Intake and Permanency Teams

Child protection intake teams are responsible for the following services:


  • Our hotline receives calls regarding suspected child abuse and neglect from community members, as well as professionals who are required by law to report known or suspected child abuse or neglect. Each call is known as a referral.
  • The hotline caseworker asks questions to gather as much information about the child and his/her circumstances as possible. This may include questions about the child, the child's parents, the person allegedly responsible for the abuse/neglect, the reason for the referral, including safety concerns, physical and behavioral indicators of the child and/or perpetrator, as well as perceived strengths of the family and information about their natural support system.
  • Every report is screened through the Review, Evaluate and Direct (RED) team where a group of caseworkers, supervisors and managers review the concerns and determine if it meets legal criteria to be accepted for assessment.
  • The RED team uses statewide databases to research the criminal background, court history, as well as prior reports or involvement within the child welfare system for every child and family member in a referral.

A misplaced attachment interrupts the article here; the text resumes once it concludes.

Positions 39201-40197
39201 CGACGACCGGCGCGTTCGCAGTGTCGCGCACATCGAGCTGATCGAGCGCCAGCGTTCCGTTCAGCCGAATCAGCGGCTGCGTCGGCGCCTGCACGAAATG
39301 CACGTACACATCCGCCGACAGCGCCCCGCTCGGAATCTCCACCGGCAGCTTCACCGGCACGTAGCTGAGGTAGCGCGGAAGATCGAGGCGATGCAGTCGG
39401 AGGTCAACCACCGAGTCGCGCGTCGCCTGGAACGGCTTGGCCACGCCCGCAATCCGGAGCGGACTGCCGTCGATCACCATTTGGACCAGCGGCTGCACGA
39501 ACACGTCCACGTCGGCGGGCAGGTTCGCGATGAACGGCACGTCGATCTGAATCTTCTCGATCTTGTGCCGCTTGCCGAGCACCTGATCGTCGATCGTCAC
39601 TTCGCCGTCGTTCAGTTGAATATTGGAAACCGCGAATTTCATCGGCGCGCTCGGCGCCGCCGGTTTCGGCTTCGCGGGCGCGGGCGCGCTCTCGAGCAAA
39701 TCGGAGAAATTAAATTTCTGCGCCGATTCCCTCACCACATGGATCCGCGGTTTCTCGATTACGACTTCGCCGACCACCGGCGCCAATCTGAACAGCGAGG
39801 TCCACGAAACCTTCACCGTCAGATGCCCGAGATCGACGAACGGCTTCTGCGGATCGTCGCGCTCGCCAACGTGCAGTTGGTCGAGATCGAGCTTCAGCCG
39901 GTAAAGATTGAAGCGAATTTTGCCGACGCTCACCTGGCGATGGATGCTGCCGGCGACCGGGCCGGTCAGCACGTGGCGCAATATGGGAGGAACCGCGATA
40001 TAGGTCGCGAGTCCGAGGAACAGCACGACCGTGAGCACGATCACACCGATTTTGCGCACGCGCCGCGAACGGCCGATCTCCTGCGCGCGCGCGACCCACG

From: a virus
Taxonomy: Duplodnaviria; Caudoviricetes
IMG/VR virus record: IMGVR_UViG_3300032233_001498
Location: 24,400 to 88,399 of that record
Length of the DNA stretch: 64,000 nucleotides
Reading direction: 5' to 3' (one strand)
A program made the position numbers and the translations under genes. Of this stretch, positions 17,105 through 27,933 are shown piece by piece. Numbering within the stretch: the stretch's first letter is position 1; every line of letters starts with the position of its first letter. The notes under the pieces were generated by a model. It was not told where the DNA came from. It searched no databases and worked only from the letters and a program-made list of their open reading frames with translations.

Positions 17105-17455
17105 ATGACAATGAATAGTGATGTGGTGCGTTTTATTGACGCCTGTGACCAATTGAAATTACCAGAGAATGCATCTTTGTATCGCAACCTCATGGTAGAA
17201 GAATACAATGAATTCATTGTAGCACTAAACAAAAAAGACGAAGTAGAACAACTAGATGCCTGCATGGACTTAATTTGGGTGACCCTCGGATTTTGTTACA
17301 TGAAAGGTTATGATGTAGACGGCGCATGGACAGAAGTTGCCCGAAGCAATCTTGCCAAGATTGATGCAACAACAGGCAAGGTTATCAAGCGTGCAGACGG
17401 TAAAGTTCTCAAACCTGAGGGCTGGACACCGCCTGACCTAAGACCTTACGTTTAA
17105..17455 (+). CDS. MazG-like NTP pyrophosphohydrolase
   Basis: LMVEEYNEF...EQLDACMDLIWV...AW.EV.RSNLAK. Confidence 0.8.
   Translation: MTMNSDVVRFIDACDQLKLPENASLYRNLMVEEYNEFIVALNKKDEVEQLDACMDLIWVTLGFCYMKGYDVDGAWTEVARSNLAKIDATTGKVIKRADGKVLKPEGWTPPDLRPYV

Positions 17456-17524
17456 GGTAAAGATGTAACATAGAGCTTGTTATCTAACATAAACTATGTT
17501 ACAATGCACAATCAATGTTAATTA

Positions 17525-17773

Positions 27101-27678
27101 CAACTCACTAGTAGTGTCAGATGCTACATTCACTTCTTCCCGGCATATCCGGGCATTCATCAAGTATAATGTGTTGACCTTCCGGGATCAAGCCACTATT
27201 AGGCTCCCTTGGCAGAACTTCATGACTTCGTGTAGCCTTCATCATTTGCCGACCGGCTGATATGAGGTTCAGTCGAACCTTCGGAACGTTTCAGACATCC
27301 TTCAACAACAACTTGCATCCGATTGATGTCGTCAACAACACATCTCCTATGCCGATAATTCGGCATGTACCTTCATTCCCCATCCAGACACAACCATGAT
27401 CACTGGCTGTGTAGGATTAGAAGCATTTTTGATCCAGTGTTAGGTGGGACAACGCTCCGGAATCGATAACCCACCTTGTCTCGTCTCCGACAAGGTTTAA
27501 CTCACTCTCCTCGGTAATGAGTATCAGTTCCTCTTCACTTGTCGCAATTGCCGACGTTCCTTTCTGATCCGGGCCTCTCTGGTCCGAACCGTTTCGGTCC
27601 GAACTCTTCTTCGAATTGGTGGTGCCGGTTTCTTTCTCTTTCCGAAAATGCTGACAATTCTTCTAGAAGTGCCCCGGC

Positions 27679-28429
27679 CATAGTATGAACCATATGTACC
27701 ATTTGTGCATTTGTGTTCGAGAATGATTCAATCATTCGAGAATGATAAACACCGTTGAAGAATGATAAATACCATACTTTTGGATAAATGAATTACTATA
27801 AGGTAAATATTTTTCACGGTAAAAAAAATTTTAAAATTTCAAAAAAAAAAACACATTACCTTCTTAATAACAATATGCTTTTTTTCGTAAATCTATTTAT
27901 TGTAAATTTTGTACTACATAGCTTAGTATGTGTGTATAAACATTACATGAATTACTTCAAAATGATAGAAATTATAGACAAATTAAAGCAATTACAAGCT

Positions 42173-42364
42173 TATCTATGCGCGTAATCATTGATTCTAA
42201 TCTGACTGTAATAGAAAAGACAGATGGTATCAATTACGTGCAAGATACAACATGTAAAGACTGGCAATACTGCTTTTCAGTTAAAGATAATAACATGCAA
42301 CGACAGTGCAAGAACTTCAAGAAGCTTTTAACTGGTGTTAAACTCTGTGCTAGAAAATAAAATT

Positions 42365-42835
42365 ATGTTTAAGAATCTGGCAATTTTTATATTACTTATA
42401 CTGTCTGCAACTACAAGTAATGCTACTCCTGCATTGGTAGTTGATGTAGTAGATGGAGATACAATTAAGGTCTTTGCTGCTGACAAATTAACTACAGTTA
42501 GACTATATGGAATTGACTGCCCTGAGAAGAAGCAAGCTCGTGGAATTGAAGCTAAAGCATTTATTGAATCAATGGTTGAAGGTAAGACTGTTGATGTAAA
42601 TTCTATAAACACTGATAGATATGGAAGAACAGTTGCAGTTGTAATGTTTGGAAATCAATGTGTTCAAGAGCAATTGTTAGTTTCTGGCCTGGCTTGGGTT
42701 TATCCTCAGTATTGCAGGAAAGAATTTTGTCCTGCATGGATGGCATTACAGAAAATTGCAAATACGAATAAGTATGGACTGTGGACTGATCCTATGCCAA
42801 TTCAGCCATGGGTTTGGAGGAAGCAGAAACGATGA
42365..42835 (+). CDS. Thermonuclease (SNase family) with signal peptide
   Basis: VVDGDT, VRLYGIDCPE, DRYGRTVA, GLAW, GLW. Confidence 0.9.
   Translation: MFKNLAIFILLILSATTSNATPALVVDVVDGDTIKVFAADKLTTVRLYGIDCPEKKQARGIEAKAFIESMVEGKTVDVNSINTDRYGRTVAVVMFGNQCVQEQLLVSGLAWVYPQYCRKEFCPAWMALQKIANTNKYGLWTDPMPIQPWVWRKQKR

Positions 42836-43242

• When assigned, our intake team goes into the community to assess safety concerns in a family or home.
  • A variety of intervention services designed to make the family and home safe for the child as well as connecting families to their communities for support and resources are offered.
  • If the safety concerns are unable to be resolved, longer term assessment and services maybe provided through our permanency teams.

Our child protection permanency teams are responsible for the following services:

Open Cases

  • Families who are assessed at a higher risk are involved in a formal child welfare case and receive direct services from our permanency team until safety concerns are resolved.
  • Families with an open case are invited to a Listening to the Needs of Kids (LINKS) meeting at our office initially upon a case being open and every 90 days to address and set a plan to resolve safety concerns.
  • The safety plan sets up services for the family, such as substance abuse and mental health treatment for parents and children, therapy, parenting and life-skills training, and public assistance.

Out-of-Home Care

  • We strive to serve children and families in their own homes, when safe and possible.
  • If there is an immediate safety concern in the home, a child may be temporarily removed for their protection and court involvement might be necessary.
  • We strive to place children with kin (relatives and friends) whenever possible, but may have to use foster homes, group homes and residential treatment facilities for temporary care.
  • Parents whose children are placed in out-of-home care are invited to visit them frequently during scheduled parenting time at our offices in Aurora or Littleton.
  • Our main goal is reunifying children safely with their parents after safety concerns have been resolved.